Q&A With Interim Digital Transformation Director


Paul Gilford is an interim Digital Transformation Director who possesses a wealth of experience in delivering programmes of change across multiple industries, including media, telecoms, technology and insurance. As a prior Senior Expert for McKinsey within their Business Technology practice, Paul has amassed many years’ experience in providing guidance and leading transformation programmes both across the UK and globally.

  1.     What made you undertake Interim assignments?

 A few years ago, I realised that I was most interested in leading large programmes – and that this interest was best furthered by de-anchoring myself from any one organisation. Interim work allows me to move between organisations, which gives me the ability to recognise patterns in organisational culture, identify opportunity areas, select a suitable transformation approach and programme design.  If I stayed  in one place permanently, I wouldn’t be able to do this.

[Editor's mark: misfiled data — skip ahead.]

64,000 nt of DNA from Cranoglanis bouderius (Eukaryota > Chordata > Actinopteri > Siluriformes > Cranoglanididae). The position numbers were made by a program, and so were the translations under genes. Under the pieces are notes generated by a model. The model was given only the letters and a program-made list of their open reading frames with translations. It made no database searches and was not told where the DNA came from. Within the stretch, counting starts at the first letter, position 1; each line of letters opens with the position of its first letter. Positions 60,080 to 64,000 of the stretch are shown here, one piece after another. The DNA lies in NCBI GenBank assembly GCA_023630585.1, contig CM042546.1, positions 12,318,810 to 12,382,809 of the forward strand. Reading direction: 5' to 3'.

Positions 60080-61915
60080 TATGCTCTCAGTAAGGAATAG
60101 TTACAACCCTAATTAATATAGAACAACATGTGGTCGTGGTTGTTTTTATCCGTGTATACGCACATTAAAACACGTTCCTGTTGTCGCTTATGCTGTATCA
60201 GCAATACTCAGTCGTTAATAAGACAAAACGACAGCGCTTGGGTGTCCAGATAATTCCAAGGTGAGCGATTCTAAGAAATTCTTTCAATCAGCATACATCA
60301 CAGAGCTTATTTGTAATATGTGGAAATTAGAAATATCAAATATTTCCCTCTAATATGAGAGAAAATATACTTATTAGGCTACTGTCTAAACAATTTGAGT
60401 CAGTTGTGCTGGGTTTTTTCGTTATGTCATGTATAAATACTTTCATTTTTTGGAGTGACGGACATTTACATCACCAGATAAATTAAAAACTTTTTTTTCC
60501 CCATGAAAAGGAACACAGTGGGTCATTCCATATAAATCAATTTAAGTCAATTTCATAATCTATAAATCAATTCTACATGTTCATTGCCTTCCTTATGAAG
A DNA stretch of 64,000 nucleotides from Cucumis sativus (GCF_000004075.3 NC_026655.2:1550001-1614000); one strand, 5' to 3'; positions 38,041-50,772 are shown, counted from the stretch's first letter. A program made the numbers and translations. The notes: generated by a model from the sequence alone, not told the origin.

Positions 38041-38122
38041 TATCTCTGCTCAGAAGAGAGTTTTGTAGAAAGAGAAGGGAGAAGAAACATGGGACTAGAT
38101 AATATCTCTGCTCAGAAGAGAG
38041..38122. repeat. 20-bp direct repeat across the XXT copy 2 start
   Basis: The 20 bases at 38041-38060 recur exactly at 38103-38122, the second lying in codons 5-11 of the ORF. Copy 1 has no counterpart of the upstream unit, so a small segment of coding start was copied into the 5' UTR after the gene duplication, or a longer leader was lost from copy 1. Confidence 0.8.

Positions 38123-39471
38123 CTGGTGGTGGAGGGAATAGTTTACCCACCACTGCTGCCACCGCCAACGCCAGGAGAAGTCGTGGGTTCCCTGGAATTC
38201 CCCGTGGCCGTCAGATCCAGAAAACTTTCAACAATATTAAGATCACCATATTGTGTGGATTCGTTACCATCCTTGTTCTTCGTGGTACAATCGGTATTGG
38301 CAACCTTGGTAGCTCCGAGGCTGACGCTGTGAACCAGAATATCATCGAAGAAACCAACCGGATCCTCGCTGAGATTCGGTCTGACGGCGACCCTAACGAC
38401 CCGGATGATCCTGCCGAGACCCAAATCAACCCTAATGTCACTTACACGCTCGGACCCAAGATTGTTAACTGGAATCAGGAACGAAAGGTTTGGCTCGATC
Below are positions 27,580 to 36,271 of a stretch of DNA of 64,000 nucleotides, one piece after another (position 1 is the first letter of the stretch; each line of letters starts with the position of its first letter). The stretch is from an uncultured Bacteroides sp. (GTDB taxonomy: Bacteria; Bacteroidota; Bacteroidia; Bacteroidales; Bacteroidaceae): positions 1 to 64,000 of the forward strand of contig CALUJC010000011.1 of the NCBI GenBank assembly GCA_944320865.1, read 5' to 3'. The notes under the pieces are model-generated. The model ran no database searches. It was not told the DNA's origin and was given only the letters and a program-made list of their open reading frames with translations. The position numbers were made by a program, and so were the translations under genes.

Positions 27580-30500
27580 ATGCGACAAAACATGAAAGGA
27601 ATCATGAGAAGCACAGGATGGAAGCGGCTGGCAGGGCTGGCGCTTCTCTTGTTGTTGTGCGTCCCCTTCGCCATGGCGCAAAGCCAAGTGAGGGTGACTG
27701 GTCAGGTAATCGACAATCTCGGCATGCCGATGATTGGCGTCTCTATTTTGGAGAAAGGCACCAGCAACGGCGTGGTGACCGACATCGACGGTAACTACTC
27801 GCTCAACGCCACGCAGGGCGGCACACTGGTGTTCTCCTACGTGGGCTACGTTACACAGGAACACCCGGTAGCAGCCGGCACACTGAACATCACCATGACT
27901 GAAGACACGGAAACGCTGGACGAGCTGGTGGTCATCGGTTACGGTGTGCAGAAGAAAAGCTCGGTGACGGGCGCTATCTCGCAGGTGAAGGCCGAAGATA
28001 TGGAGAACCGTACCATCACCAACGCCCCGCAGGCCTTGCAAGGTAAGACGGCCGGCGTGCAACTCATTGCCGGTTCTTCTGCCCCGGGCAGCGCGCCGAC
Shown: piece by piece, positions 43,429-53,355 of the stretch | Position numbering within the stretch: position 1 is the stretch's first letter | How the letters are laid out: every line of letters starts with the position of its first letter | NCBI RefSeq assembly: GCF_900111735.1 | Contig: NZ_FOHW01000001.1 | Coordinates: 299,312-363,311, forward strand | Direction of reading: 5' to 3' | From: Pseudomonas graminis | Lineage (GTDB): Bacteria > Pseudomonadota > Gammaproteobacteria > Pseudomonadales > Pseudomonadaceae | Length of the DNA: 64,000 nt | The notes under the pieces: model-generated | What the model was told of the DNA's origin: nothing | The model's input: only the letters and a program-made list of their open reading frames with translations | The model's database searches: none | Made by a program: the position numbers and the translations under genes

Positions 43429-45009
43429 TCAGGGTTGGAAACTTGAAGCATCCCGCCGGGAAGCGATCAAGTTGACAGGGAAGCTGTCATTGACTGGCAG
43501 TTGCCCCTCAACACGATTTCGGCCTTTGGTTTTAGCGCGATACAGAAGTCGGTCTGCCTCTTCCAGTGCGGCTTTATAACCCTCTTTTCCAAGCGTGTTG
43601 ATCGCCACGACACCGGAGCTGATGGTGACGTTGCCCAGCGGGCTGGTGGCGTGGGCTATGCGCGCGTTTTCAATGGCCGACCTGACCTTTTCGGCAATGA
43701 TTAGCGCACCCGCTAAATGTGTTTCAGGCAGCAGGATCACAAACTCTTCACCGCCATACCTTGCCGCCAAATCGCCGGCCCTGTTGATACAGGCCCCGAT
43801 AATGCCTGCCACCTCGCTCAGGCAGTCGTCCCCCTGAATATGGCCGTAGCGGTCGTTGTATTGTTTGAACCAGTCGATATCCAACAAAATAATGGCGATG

1.     You managed a €1bn outsourcing programme during your ten years as a Programme Director at Vodafone. What was the most important thing that you learned?

Two key points actually, both specific to an outsourcing programme:

a) The importance of gathering a solid data set to form a strong basis for internal and external negotiation;